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Re: Performance debugging tips

From: Sybrand Bakker <>
Date: Sun, 02 Oct 2005 13:37:52 +0200
Message-ID: <>

On 1 Oct 2005 23:51:29 -0700, wrote:

>Hi everyone,
>I'm trying to debug an inconsistent performance problem with an app
>that runs against Oracle. The general gist is that it takes in many
>smallish records, does a bit of analysis on each, and returns a result
>based on some DB operations -- an insert, then some queries, for each
>record. Most records are handled on a <0.1 second timeframe, but every
>once in a while we see one jump into the 3+ second range.
>The inconsistent part is, of course, that *which* record takes >3
>seconds is always different. If we do multiple trials of the same 100K
>records, we get different "bad" ones each time. That tells me that
>it's probably *not* the data, which is the same each time, nor the
>application, but something in the DB design. I'm trying to debug this
>-- guessing that it could be some sort of internal hash collision or
>something, but where else should I be looking? I'm not 100% familiar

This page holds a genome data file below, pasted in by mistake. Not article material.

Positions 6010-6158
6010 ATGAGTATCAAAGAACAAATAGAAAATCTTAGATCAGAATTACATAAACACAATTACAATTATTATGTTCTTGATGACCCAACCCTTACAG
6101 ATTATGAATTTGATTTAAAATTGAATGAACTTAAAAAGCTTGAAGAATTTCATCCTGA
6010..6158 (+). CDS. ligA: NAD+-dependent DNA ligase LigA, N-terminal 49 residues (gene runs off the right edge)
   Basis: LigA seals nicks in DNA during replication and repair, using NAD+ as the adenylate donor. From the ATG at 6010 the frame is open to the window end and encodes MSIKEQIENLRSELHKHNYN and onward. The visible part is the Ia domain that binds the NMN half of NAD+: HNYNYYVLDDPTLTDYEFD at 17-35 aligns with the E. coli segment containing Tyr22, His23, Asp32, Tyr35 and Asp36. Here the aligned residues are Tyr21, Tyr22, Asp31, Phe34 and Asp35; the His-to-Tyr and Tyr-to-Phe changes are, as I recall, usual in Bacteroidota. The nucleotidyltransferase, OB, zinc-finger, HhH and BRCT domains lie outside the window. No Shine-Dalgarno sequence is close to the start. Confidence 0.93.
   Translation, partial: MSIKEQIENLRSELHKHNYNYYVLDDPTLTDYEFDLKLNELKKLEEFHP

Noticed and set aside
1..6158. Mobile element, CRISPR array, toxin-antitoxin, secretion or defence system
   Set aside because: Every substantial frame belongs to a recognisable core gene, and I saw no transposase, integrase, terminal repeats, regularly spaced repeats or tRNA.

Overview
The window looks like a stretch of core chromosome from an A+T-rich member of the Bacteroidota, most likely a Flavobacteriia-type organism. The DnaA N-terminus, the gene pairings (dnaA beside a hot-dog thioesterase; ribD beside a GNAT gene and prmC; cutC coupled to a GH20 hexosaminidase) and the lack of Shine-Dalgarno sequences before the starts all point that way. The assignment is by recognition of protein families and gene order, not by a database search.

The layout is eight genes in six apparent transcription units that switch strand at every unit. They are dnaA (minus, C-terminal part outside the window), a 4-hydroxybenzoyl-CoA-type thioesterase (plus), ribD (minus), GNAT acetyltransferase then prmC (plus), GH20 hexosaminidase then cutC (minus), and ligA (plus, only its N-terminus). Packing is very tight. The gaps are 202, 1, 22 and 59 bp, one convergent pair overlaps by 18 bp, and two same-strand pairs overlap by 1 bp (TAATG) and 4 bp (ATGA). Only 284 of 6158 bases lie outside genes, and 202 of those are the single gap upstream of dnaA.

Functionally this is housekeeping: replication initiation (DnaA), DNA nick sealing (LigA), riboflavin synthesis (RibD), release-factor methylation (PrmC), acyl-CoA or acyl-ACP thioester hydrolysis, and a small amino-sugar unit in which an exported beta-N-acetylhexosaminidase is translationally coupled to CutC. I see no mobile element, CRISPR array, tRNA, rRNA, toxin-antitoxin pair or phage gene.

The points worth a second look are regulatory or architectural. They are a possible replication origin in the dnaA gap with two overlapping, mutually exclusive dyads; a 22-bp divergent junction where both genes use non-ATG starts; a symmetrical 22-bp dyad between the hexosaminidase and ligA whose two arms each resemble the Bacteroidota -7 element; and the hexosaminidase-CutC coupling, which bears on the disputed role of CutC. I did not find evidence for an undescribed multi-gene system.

>with all of the DB-level tools that come with Oracle for this sort of
>debugging, so feel free to be verbose. :)
>Thanks in advance for any help,

Analysis should always start by answering the question 'What it is waiting for'. You would need to query v$waitstat as a start.

In your case I definitely would set event 10046 at level 12, so you can see *exactly* how your records are fetched. There are several methods to set event 10046, a crude one (on database level) is
alter system set event='10046 trace name context forever, level 12' this will result in trace files on the database server. The maximum dump file size is usually 5M You can disable it by
alter system set max_dump_filesize = unlimited

You can disable event 10046 by
alter system set event='10046 trace name context off'

Obviously you need to have alter system privilege to do this.

There are other methods to enable 10046 for a specific session, but they are version specific.
As you don't mention your version, and simply assume everyone is running your version, or Oracle never introduces any new functionality, I can't be more specific.

Finally: your assertion it is something in the DB design is very unlikely. Most likely you are fetching records one by one, instead of using the array interface, or you suffer from packet fragmentation in sql*net. The method above will establish whether you are using the array interface. If you aren't you will see fetch #<n> .... r=1
sqlnet wait
fetch #<n> ... r=1

Note also: after every fetch Oracle will issue consistent gets to make sure you get the correct data.


Sybrand Bakker, Senior Oracle DBA
Received on Sun Oct 02 2005 - 06:37:52 CDT

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